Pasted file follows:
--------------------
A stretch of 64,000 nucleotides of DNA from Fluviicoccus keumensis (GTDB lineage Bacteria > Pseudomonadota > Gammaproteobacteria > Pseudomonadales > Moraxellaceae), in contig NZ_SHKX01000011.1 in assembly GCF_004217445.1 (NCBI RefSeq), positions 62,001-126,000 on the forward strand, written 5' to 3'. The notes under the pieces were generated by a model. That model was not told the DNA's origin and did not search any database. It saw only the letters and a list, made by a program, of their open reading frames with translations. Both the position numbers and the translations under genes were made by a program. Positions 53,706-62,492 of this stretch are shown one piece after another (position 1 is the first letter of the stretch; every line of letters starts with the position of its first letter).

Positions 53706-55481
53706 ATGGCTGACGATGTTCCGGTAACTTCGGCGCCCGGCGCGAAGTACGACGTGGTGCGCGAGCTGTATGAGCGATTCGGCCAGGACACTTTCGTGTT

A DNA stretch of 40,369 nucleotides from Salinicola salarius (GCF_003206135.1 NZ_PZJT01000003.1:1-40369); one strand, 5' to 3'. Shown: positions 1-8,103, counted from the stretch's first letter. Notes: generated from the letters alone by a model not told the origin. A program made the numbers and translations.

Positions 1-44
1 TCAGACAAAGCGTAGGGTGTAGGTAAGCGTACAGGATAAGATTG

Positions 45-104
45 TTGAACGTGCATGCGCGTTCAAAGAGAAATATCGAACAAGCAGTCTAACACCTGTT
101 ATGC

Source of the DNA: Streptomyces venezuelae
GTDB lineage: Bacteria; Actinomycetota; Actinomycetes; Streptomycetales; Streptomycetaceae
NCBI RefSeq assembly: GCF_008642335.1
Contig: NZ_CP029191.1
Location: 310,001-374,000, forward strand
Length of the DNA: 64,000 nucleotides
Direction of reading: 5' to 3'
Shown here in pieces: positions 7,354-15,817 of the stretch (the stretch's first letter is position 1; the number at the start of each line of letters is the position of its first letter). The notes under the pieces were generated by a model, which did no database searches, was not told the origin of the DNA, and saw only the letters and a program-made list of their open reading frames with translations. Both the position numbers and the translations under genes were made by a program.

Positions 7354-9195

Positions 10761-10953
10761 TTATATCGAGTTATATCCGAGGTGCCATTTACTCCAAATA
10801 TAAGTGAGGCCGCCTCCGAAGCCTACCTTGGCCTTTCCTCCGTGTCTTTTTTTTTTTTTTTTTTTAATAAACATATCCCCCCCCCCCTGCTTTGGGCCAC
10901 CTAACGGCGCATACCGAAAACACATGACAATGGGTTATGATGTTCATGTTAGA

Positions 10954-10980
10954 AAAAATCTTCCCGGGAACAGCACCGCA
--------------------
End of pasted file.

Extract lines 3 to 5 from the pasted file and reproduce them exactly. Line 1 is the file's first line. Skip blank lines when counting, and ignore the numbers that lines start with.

53706 ATGGCTGACGATGTTCCGGTAACTTCGGCGCCCGGCGCGAAGTACGACGTGGTGCGCGAGCTGTATGAGCGATTCGGCCAGGACACTTTCGTGTT

A DNA stretch of 40,369 nucleotides from Salinicola salarius (GCF_003206135.1 NZ_PZJT01000003.1:1-40369); one strand, 5' to 3'. Shown: positions 1-8,103, counted from the stretch's first letter. Notes: generated from the letters alone by a model not told the origin. A program made the numbers and translations.

Positions 1-44